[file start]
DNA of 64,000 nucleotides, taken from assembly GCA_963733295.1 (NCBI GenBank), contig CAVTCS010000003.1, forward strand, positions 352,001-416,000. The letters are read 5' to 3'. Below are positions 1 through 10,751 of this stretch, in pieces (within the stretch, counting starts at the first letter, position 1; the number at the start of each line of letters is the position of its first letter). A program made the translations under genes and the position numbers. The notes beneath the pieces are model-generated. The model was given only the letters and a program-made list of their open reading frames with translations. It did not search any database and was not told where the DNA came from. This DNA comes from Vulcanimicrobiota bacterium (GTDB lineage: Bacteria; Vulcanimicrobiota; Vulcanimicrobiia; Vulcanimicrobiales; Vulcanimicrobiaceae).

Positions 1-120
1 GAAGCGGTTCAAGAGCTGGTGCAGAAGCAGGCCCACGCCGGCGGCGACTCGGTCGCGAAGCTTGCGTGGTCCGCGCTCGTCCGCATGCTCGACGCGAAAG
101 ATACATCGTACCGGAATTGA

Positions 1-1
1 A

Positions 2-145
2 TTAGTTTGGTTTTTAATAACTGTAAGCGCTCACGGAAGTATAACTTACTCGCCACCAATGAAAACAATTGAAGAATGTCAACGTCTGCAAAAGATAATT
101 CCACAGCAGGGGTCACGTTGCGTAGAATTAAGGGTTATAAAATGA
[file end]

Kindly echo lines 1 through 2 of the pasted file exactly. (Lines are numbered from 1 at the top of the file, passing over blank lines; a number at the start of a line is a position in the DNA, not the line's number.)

DNA of 64,000 nucleotides, taken from assembly GCA_963733295.1 (NCBI GenBank), contig CAVTCS010000003.1, forward strand, positions 352,001-416,000. The letters are read 5' to 3'. Below are positions 1 through 10,751 of this stretch, in pieces (within the stretch, counting starts at the first letter, position 1; the number at the start of each line of letters is the position of its first letter). A program made the translations under genes and the position numbers. The notes beneath the pieces are model-generated. The model was given only the letters and a program-made list of their open reading frames with translations. It did not search any database and was not told where the DNA came from. This DNA comes from Vulcanimicrobiota bacterium (GTDB lineage: Bacteria; Vulcanimicrobiota; Vulcanimicrobiia; Vulcanimicrobiales; Vulcanimicrobiaceae).

Positions 1-120